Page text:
Torah learning extends beyond school hours at Hillel. Students have participated in large numbers in this intimate and engaging opportunity to explore the texts outside of the classroom. Middle school students attend voluntary, after-school text-based learning sessions offered by the Rebbeim throughout the week and on Shabbat.
TalmudThe objectives of the Talmud program are to teach all students to develop critical thinking and analysis skills, as well as to gain a deeper appreciation of the rich material of the Talmud. Hatchalat Gemarah begins in seventh grade for boys and girls. The curriculum takes into account age-appropriate, thematic interests of the students and focuses on the scope and sequence of skills necessary to read and understand the workings of the discussion in any given Gemara text.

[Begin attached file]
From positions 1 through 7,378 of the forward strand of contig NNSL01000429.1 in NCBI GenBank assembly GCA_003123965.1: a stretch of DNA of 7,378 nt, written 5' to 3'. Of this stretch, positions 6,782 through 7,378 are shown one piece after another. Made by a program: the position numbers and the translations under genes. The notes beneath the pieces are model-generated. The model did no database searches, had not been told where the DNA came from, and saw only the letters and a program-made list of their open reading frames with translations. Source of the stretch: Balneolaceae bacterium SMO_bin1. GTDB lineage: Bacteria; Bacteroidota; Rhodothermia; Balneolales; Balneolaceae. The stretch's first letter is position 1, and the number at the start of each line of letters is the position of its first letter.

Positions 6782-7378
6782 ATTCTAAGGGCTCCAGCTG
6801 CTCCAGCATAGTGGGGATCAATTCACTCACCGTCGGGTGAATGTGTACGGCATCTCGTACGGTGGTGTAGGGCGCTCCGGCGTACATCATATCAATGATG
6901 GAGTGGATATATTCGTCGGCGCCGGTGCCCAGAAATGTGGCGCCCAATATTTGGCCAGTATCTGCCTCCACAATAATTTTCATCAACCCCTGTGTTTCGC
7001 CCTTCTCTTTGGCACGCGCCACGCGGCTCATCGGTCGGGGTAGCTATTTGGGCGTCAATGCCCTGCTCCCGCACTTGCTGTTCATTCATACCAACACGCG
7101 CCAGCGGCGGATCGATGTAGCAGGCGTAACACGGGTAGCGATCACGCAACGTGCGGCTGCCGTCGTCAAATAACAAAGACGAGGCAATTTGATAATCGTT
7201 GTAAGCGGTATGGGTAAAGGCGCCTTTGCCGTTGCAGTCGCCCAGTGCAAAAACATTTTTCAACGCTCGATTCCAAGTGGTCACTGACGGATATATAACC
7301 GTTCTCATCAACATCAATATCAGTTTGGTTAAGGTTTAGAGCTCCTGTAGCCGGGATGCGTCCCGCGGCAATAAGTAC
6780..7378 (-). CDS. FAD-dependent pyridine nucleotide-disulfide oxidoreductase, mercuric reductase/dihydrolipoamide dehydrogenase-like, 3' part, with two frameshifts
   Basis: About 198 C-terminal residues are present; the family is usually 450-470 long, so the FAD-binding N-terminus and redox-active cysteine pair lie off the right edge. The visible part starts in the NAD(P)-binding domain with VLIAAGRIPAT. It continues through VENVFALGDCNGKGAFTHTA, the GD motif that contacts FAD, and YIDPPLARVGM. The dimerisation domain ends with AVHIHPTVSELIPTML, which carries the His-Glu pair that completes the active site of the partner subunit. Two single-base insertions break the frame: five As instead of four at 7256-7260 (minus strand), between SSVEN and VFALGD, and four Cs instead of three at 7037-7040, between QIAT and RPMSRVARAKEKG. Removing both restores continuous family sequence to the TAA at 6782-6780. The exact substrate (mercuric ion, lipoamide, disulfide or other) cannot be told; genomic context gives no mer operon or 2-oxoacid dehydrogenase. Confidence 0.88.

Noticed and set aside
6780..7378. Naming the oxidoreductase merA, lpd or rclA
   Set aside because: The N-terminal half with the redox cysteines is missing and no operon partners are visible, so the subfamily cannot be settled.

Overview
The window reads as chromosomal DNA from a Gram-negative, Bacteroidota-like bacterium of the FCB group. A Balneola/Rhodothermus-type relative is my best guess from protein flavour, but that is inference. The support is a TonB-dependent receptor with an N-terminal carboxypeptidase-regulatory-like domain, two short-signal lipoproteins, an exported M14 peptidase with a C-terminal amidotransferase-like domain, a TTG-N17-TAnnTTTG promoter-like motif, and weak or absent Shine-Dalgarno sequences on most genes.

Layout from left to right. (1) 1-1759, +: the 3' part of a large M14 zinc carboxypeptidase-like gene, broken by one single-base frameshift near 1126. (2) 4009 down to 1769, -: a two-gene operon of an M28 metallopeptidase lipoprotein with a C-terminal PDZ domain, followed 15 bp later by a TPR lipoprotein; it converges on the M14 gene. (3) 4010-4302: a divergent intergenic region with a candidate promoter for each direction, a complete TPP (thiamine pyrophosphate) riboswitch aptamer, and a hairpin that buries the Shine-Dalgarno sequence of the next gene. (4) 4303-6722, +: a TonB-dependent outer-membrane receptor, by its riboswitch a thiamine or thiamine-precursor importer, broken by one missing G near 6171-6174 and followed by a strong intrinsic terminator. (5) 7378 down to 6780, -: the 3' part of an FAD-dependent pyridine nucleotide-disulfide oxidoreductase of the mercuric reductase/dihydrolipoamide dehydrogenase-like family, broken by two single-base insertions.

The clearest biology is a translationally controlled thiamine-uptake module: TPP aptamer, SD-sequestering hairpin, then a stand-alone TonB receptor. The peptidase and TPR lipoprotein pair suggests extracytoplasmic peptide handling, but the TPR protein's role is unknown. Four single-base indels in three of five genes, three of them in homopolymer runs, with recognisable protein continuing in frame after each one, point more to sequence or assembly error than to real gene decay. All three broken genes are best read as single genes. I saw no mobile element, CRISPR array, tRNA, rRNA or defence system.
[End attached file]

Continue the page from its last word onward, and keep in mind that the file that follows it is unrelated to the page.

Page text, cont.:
Our mixed 7th and 8th grade Mikra classes allow for a unique opportunity to provide leveled and specifically focused courses, enabling every student to grow and be challenged appropriately. Spiraling benchmarks for 7th and 8th grade students in each track encourage continued growth throughout Middle School. Each of our shiurim focuses on different aspects of text study and mastery at varying levels of independence and skill development. We also offer a mechinah course to support students who are new to our system. In a two-year cycle, 7th and 8th grade students explore the narrative sections of Chumash again in more depth, along with Rashi’s commentary. They also complete the remaining books of the Early Prophets through our Navi Bekiut Program. Students graduating from Hillel have learned all of Chumash and the entirety of Nevi’im Rishonim.